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Moral Sense Theory in the French Enlightenment

  • Henry Martyn LloydEmail author
Chapter
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Abstract

Moral theories in the eighteenth century were broadly divided between “natural” moralities, based on innate sensibility or a moral sense, and “artificial” moralities, which based on the social contract and which were the continuation of seventh-century traditions of natural law. Sade responded critically to both these strands of moral thought. This chapter introduces moral sense theory as it operated in France in the mid- to late-eighteenth century and in particular focuses on Louis-Jean Lévesque de Pouilly, on Diderot’s very liberal translation of Shaftesbury, and on the importance of pity for Rousseau’s moral theory. The chapter shows that, even in the non-materialist strands of the French Enlightenment the moral sense was strongly associated with embodiment, particularly with the affects of the heart.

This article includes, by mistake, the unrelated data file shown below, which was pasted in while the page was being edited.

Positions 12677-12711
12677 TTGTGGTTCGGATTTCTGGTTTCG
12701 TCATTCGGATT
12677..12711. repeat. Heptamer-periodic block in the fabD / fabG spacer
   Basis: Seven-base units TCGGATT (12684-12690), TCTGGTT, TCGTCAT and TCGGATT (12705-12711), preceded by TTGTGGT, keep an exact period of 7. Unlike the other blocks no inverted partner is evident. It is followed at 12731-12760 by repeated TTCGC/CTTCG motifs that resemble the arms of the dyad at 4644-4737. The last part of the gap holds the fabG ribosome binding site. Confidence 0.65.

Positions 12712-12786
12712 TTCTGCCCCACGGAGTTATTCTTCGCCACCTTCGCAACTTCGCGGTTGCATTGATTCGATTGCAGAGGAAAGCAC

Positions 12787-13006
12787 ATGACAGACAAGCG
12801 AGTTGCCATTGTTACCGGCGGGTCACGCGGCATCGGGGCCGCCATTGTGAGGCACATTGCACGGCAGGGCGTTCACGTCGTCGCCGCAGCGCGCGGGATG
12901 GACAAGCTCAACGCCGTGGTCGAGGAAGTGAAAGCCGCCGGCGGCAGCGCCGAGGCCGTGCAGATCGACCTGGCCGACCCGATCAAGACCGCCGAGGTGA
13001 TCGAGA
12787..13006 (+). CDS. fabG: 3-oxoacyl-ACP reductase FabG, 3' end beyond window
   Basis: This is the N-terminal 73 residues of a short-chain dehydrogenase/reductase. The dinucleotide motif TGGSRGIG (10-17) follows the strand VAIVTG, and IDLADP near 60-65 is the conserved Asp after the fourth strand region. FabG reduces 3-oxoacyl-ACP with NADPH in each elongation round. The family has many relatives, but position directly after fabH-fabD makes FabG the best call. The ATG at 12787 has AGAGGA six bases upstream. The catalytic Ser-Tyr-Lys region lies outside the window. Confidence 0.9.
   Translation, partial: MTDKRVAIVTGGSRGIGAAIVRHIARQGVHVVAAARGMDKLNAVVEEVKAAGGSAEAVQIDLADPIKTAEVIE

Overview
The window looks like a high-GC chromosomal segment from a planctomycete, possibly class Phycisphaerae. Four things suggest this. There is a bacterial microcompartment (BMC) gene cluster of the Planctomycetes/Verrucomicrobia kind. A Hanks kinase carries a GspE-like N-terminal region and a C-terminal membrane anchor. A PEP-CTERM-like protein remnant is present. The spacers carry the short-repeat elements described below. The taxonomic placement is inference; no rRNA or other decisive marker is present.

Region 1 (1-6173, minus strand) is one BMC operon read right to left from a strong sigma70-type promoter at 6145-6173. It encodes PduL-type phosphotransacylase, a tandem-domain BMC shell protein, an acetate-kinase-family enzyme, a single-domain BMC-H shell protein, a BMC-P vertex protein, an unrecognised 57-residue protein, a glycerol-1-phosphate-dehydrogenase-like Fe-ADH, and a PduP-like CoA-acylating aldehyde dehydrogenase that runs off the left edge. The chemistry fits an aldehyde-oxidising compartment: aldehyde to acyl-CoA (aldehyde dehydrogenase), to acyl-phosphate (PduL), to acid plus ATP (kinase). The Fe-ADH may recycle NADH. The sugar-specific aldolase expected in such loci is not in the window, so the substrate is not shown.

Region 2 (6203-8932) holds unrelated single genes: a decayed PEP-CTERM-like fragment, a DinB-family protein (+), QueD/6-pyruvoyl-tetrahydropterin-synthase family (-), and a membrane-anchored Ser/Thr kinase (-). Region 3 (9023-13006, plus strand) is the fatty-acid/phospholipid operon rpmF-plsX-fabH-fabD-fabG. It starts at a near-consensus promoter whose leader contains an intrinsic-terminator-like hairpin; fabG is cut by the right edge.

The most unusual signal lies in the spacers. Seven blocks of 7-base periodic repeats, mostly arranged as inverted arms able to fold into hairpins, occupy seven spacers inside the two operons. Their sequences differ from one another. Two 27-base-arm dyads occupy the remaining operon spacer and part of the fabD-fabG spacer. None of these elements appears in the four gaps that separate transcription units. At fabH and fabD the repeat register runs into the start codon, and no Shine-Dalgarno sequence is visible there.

Keywords

Moral Sense Theory Diderot heartHeart PI Type Moral Monstrosity 
These keywords were added by machine and not by the authors. This process is experimental and the keywords may be updated as the learning algorithm improves.

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Copyright information

© The Author(s) 2018

Authors and Affiliations

  1. 1.School of Historical and Philosophical InquiryUniversity of QueenslandSaint LuciaAustralia

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